Fashion Briefing: Brands turn to streaming TV for on-screen advertising

On-screen styling

Actors are style influencers, obviously. Everyone knows that what Hollywood celebrities wear at award shows and in social media posts has an impact on the fashion industry. But lately, there’s been as much style influence on screen as it is on the red carpet.

In June, California-based surf brand Quiksilver designed an entire collection of nostalgic ’80s apparel, created in collaboration with the costume design team from the Netflix show “Stranger Things.” Not only are the designs inspired by the series, but the recently released fourth season features several characters wearing the pieces on screen.

Available is a yellow beach button-up shirt worn by Finn Wolfhard’s character, Mike, in a skating rink scene, along with a pair of yellow-tipped shorts, for example. Also shown are a denim jacket worn by the character Nancy and blue cuffed pants worn by the character Steve Harrington.

“Stranger Things” has become particularly known for the ’80s styles its characters wear. For Quiksilver, the chance to be the main supplier of these styles and have them available for purchase online simultaneously with the release of the season was too good to pass up.

“We were able to revive classic styles from the 1986 and 1987 Quik archives to bring them in line with ‘Stranger Things’ [season] 4, creating specific apparel for cast members and consumers,” said Quiksilver Product Developer Andrew Henry. “1986 was a quintessential time for surfing and Quiksilver, with the Echo Beach era identifying California as the epicenter of surf culture. Working closely with ‘Stranger Things’ costume designer Amy [Parris]allowed us to create clothing for the Season 4 characters that is so true to the 80s era, building on Quiksilver’s fashion influence of that era in a way that fits so naturally into the plot of “Stranger Things”.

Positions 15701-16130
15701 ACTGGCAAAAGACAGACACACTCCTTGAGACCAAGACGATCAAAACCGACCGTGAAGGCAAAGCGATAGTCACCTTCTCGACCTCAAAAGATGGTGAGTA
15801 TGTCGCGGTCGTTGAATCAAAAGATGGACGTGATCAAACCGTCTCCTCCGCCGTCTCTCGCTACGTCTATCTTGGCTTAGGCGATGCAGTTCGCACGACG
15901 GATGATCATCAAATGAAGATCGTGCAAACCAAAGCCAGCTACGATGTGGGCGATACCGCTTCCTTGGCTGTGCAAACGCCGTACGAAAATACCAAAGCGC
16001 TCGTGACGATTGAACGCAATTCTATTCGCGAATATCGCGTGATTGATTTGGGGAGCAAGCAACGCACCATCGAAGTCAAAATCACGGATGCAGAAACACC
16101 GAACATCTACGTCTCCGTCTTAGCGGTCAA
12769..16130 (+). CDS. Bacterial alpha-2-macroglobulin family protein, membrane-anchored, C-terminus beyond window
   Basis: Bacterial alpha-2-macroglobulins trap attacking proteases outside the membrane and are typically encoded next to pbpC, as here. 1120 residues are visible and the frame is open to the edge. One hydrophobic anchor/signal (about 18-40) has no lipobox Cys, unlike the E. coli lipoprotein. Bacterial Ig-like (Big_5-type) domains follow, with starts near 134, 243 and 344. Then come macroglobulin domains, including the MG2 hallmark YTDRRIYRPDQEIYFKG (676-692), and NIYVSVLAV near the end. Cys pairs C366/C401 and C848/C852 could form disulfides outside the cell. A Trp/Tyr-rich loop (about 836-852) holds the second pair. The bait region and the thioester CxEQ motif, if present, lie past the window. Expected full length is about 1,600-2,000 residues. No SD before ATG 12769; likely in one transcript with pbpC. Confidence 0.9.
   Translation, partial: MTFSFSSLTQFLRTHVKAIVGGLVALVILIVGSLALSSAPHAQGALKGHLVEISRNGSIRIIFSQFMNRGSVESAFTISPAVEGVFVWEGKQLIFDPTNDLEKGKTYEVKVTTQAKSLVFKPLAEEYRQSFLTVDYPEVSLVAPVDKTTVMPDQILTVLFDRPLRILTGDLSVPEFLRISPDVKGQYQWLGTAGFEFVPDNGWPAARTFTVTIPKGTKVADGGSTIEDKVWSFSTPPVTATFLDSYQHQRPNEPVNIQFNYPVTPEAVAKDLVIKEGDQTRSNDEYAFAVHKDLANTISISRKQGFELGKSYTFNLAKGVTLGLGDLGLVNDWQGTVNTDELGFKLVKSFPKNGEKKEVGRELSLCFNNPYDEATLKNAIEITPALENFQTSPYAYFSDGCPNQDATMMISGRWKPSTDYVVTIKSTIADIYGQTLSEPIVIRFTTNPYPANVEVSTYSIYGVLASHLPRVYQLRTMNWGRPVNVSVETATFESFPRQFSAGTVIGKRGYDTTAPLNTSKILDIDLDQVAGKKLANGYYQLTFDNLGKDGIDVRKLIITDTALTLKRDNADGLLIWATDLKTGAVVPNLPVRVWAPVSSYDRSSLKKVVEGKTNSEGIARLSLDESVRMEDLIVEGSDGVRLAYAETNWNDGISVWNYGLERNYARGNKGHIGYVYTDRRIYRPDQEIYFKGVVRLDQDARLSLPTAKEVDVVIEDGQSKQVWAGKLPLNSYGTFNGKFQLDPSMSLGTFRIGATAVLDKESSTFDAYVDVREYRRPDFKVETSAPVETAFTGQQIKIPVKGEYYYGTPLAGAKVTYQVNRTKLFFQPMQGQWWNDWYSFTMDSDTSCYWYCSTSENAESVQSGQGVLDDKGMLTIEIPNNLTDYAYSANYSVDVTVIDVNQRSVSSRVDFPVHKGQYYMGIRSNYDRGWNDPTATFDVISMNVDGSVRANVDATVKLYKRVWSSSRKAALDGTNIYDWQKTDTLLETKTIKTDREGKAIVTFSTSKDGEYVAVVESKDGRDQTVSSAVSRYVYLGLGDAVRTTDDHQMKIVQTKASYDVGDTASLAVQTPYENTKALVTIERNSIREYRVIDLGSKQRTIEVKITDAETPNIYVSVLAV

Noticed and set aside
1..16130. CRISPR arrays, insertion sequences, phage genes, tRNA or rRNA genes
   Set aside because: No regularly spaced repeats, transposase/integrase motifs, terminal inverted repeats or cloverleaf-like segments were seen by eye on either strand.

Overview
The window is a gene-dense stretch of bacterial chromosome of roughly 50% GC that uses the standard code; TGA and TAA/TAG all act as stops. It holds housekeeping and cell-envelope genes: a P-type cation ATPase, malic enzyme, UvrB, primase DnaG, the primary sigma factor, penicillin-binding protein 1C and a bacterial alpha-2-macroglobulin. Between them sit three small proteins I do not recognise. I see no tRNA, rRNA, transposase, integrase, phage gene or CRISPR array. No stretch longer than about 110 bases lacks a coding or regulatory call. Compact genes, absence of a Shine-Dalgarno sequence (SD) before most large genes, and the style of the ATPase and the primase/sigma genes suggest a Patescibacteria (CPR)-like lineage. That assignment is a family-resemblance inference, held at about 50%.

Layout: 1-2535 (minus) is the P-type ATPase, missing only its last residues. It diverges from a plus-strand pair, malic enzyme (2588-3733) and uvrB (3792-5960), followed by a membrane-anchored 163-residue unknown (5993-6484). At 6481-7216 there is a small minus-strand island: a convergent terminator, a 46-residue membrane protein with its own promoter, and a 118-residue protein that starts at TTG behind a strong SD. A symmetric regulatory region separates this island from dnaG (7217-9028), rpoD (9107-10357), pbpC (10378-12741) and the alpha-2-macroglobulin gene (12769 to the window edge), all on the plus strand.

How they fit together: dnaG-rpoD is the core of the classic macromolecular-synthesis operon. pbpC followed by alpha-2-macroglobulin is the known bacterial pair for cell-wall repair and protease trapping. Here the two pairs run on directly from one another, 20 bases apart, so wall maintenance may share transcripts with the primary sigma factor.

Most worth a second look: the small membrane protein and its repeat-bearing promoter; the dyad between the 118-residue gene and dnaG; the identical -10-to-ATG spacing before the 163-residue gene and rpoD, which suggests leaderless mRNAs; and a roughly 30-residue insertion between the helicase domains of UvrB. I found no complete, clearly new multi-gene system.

“Stranger Things” has a massive following, especially among Gen Z. The fourth season has been on Netflix’s Top 10 list for 11 consecutive weeks since its release, with 930 million hours viewed in June only.

Sperry, the New England boat shoe brand, has also drawn from film and television. While Sperry previously worked with Netflix through a licensing deal for a collection inspired by the teenage mystery show “Outer Banks,” those products were never worn on the show. But starting next year, Sperry will wear a number of its products on the upcoming second season of Amazon Prime show “The Summer I Turned Pretty.”

“[The show] is another coastal show for young adults [like ‘Outer Banks’] which fits our aesthetic really well,” said Elizabeth Drori, CMO of Sperry. “It helps us generate excitement, especially with younger customers.”

“The Summer I Turned Pretty” is another show with a large following of Gen Z fans. The show’s hashtag, #thesummeriturnedpretty, has been viewed over a billion times on TikTok.